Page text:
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What the Farm Bill of 2014 Means to Producers

Much will be written in coming weeks about the Farm Bill of 2014 and its impact on farmers and ranchers. But the livestock producers in our four-state area already know the importance of lawmakers finally reaching agreement on the nearly $1 trillion spending package.

Grain ProducerAmong the Farm Bill’s myriad provisions is a permanent livestock assistance program to help producers through natural disasters. Lawmakers made it retroactive to provide critical help to ranchers hit by the 2012 drought and 2013 snowstorm. The program covers up to 75 percent of a producer’s loss, based on the fair market value. Assistance is capped at $125,000 – enough to put 50 to 60 cows back into an operation. Married operators can qualify for up to $250,000.

As a whole, the Farm Bill is notable for continuing core programs that farmers and ranchers need to manage the risks inherent to commodity prices and weather. Crop insurance is largely unchanged. The counter-cyclical program has been modified, but two new commodity support options accomplish much the same thing.

Here are some highlights:

Commodity support

Producers have a one-time choice between protection against revenue loss (ARC for Agriculture Risk Coverage) or price loss (PLC for Price Loss Coverage). Both options provide support only when producers suffer actual price or yield losses.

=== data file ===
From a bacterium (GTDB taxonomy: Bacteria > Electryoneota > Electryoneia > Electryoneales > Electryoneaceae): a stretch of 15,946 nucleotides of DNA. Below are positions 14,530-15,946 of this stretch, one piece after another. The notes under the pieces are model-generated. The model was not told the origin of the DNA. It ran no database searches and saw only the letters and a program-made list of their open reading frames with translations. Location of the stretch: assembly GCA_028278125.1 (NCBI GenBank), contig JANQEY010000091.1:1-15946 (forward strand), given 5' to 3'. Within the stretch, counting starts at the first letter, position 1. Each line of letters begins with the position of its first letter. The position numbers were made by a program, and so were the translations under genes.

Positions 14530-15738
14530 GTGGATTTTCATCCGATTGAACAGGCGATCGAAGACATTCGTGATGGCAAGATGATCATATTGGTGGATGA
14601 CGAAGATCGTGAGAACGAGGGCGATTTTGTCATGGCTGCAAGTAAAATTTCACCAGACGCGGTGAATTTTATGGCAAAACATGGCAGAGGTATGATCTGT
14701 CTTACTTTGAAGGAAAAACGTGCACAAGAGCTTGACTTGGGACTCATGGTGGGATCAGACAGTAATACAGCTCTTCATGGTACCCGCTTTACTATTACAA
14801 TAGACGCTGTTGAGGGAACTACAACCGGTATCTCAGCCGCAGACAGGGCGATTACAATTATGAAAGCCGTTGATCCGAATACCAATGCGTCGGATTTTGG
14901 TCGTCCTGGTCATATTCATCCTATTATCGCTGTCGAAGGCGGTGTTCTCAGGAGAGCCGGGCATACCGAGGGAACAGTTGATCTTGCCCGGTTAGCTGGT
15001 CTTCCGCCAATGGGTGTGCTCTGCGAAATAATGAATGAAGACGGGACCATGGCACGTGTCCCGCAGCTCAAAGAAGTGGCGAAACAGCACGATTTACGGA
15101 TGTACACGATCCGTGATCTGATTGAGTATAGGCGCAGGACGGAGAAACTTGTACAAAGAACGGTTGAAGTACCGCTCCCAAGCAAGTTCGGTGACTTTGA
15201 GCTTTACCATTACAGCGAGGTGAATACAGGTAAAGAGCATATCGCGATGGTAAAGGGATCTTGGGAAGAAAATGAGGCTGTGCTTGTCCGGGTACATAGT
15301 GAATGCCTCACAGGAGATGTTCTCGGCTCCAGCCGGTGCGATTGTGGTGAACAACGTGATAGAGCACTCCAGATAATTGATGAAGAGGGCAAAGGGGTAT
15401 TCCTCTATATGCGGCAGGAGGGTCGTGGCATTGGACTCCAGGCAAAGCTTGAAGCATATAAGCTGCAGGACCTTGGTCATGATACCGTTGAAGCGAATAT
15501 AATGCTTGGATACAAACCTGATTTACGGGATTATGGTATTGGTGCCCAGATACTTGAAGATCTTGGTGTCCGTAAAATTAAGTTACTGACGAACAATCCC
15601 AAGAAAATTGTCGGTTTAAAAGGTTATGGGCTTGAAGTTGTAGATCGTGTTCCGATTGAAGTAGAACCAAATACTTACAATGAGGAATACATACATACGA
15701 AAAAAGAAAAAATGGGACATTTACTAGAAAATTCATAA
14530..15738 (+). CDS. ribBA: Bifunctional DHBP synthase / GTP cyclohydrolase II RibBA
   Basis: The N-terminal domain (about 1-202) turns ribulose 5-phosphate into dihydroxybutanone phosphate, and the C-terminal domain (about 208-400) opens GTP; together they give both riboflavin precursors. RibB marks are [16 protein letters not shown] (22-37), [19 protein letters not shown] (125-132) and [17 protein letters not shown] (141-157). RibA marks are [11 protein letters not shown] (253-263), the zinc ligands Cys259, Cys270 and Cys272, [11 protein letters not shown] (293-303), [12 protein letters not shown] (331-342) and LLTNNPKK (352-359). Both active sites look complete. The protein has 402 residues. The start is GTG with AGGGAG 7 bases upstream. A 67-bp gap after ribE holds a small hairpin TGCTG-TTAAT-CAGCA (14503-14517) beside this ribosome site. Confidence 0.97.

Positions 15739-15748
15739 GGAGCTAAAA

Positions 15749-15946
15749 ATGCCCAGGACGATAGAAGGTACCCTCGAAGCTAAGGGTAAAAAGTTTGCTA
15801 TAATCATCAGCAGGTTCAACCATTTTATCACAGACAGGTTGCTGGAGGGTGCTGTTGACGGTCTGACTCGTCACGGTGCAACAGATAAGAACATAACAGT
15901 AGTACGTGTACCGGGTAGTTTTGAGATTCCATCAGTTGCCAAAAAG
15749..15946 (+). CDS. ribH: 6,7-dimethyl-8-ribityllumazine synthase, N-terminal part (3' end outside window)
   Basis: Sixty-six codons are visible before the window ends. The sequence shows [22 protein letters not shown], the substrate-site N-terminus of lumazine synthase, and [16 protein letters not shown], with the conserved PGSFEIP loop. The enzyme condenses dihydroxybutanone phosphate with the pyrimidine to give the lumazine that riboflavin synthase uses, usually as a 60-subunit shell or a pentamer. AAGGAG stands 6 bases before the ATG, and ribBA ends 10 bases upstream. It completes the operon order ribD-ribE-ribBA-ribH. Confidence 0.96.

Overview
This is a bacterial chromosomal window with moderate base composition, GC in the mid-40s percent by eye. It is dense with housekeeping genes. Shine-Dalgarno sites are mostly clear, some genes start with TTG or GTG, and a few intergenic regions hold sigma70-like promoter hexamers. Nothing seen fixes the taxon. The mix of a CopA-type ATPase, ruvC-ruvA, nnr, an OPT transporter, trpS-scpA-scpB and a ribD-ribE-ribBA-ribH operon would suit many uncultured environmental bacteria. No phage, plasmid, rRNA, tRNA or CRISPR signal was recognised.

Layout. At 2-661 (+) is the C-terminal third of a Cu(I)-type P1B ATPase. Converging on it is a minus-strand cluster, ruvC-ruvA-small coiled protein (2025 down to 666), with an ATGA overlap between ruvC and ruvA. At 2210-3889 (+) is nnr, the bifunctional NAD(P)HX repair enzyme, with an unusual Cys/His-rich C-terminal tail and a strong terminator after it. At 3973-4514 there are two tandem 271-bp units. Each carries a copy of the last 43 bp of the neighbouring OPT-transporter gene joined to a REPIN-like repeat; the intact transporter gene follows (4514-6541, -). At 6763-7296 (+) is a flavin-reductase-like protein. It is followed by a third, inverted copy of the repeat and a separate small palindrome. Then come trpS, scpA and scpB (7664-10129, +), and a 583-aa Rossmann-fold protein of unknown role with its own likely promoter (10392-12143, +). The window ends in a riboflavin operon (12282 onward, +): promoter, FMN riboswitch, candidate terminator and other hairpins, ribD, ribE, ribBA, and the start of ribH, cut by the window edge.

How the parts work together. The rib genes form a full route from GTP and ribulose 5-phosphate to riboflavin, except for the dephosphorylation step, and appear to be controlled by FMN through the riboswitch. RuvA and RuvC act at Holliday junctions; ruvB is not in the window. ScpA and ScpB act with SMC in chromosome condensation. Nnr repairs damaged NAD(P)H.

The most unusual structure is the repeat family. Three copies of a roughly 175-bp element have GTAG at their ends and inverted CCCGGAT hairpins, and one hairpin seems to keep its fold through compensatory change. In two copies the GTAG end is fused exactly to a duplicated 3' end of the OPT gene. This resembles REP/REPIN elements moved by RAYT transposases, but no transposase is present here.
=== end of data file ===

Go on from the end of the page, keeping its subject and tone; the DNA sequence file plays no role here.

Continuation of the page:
Producers will be able to sign up – at no cost – through the Farm Service Agency. If they select ARC, they must enroll in countywide coverage on a commodity-by-commodity basis or individual coverage applies to all the commodities on their farm.

The PLC is much like the traditional counter-cyclical programs. Producers receive payments if crop prices fall below set reference points. For wheat, that new reference point is $5.50 a bushel; corn, $3.70; and soybeans, $8.40.

It will be critical for producers to understand the difference between these programs and how they will interact with crop insurance.

Crop insurance

With the repeal of direct payments and the elimination of other programs, such as Average Crop Revenue Election, crop insurance became the foundation of the Farm Bill and the primary safety net for producers.

For 2014, producers will be impacted less by the Farm Bill’s changes to crop insurance and more by lower guarantees resulting from dramatically lower projected commodity prices.

Crop insurance for specialty crops and horticulture was expanded, and cotton growers now have their own coverage program (Stacked Income Protection, or STAX). Lawmakers also linked conservation and crop insurance, requiring producers growing on highly erodible land or in wetlands to comply with conservation plans if they want assistance on their premiums. Young and beginning farmers and ranchers were granted a 10 percent discount on premiums.

Another change: Producers can buy supplemental coverage at the county level to cover part of their deductible on Multiple Peril Crop Insurance (MPCI). These supplemental policies will be provided by insurance companies and sold by agents.

The process of working with an agent to buy coverage doesn’t change, but producers will see more options. Premiums for specific policies are based on commodity prices and volatility factors, and work independently of the Farm Bill changes.


While lawmakers didn’t include programs to address over-supply issues, they did provide feed-to-milk price margin insurance to help manage profit-margin risk. Coverage will be available only for producers’ historical production, although an exception allows for new producers to enter the program. Dairy operators will be able to participate in either the margin insurance program or the dairy livestock gross margin program, but not both.


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